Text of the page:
Tag Archives: love of mysteries

Sometimes Rainy Days Were the Best Days In the Catskills

17 Sep

There is something special about a rainy day.

Perhaps it is my memories of summer time respites. On rainy days we were not expected to run around outside, we could stay in and read a book. I still love reading a book on a rainy day! It brings me such joy.

My friend and I were diehard Nancy Drew readers one summer. I remember wonderful rainy day afternoons lying on her bed near the window with our Nancy Drew books. We wanted to read every single one! I think we got close to accomplishing our goal.

Other days we worked on art projects. She wanted to be a dress designer and was always making paper doll dresses. Designing her own special dresses to fit the paper dolls we had. Hundreds of dresses were produced on the kitchen table during summer rains. And yes, she did study fashion design in college!

But for me the love was reading. I love murder mysteries and I am sure that this love started on those rainy summer days. I loved when our fathers came up on the weekends, especially if they brought along another yellowed-spine Nancy Drew book. However, I was not that picky, I read my brother’s Hardy Boy mystery books as well.

On those miserably cold rainy days that occurred in the 1960s in the Catskills, my grandfather would bake. That was a joy. The smell of fresh bread and cookies in the house was wonderful. He had an entire bakery shop set up in his basement, the remains of his bakery, which he had sold in the early 1960s. The giant mixer, the pans, the cooling shelves were all there. We would help him braid challah and shape cookies. Then we would run up and down the stairs with the pans for my Grandma and Mom to put into the oven. Sometimes we had three ovens going: in the house, in the bungalow and in the apartment where my friend stayed. It was a great rainy day event, especially since we knew we were going to have treats to eat!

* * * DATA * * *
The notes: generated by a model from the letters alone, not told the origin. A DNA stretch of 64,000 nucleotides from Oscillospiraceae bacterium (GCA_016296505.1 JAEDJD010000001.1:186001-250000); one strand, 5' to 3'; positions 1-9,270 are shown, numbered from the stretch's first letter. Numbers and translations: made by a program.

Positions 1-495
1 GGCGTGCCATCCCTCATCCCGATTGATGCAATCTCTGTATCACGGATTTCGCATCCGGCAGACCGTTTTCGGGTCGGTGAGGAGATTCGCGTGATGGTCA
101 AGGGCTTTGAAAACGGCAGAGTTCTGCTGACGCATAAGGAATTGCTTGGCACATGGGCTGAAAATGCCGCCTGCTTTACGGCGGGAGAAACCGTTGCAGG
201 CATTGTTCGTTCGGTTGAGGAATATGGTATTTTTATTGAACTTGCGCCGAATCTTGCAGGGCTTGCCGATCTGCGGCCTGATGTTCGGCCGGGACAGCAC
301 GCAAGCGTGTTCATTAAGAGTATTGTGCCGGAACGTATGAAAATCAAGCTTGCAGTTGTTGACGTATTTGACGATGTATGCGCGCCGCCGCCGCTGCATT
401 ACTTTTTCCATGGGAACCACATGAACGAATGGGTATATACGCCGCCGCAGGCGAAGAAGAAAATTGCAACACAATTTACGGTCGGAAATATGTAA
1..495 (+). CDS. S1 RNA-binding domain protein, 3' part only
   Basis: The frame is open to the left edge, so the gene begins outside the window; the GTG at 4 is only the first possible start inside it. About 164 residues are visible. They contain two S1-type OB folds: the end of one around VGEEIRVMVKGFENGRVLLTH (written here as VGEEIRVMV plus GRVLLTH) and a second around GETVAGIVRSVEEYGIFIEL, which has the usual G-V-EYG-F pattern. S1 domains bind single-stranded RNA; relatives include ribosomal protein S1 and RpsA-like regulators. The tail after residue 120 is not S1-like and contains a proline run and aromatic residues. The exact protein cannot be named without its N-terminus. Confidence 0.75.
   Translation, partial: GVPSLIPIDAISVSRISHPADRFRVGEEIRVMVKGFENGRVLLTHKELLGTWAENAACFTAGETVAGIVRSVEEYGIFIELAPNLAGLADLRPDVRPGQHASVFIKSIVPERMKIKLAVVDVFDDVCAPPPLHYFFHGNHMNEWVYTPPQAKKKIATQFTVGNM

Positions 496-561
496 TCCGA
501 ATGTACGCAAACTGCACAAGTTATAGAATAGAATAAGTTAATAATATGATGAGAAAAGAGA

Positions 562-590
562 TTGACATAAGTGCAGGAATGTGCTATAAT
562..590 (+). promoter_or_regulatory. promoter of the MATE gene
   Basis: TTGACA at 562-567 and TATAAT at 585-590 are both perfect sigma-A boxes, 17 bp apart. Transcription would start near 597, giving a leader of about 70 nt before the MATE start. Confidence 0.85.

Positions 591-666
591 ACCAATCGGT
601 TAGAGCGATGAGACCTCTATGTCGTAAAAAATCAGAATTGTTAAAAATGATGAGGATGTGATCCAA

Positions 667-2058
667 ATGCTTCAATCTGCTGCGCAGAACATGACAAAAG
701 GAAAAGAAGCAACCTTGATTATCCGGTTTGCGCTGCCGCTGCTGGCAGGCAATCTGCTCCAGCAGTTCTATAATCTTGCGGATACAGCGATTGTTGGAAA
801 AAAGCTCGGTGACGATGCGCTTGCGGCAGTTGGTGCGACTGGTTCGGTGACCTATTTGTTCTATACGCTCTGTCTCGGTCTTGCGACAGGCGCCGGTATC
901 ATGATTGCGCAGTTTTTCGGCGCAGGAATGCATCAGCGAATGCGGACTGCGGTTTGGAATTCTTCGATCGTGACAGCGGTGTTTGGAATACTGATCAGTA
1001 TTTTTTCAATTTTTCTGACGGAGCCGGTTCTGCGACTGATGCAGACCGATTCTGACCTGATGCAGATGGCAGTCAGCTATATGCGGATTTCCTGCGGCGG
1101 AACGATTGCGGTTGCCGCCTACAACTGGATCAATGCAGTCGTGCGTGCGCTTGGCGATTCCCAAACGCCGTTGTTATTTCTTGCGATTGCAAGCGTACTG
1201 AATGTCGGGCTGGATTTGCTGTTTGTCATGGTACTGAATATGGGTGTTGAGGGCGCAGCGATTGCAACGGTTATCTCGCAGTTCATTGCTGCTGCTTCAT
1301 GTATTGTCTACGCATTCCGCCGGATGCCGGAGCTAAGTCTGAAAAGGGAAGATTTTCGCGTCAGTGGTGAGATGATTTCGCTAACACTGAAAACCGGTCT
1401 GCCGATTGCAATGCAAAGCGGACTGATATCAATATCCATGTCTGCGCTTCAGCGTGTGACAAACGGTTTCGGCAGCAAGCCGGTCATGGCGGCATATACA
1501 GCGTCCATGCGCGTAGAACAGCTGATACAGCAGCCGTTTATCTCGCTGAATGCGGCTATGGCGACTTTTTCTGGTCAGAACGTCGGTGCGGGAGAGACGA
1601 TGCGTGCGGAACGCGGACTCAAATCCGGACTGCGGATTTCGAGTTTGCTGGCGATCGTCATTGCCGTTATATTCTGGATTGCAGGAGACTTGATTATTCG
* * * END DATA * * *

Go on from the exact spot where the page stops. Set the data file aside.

My Mom did not always like rainy days, especially if there were clothes hanging on the line. We had no dryer then!   When the rain started we often ran as fast as we could to get the items off the line and hang them around the bungalow. This was especially important in summers when there was a lot of rain. We sometimes would run out of dry clothing.

One summer we actually did run out of clothes. I remember my Mom telling my brother to stay out of the lake! My brother was known for ‘falling’ in the lake. (Although one of my cousins admits helping my brother ‘fall in’ a few times.) Well you can imagine what happened. He was in the lake with his last dry pants. I do not really remember what happened. But I think he had to stay in the bungalow for a day or two in pajamas!

It was on rainy days that I learned to knit and crochet. I would sit with my Mom and Grandmas and all the other women knitting away in someone’s bungalow while having tea. While they knit sweaters, I and the other younger ‘girls’ had easier projects to work on. Those sweaters lasted forever. There are still some in the family.

Mahjong, gin rummy and canasta were important rainy day events for the Moms and Grandmas. While we played our board games, sitting on the floor; they played their games at the kitchen table. As soon as my sister and I were old enough, we were introduced to the importance of Mahjong.

It is true that on sunny days we were outside riding our bicycles, swimming, picking blueberries, running around, playing on the swings, and just having adventures. But sometimes a rainy day was really the best day in the Catskills. It gave us a chance to recharge and relax. Actually, I guess every day in the Catskills was truly the best day ever.

I AM the Grand Master GumShoe!!!

3 Dec

I love gentle murders.

Not real ones, of course.   Rather the ones in a ‘cozy’ mystery.  Where someone dies at the beginning of the book.  Someone I don’t care about.  But then my fun begins.  I get to try to figure out who committed murder.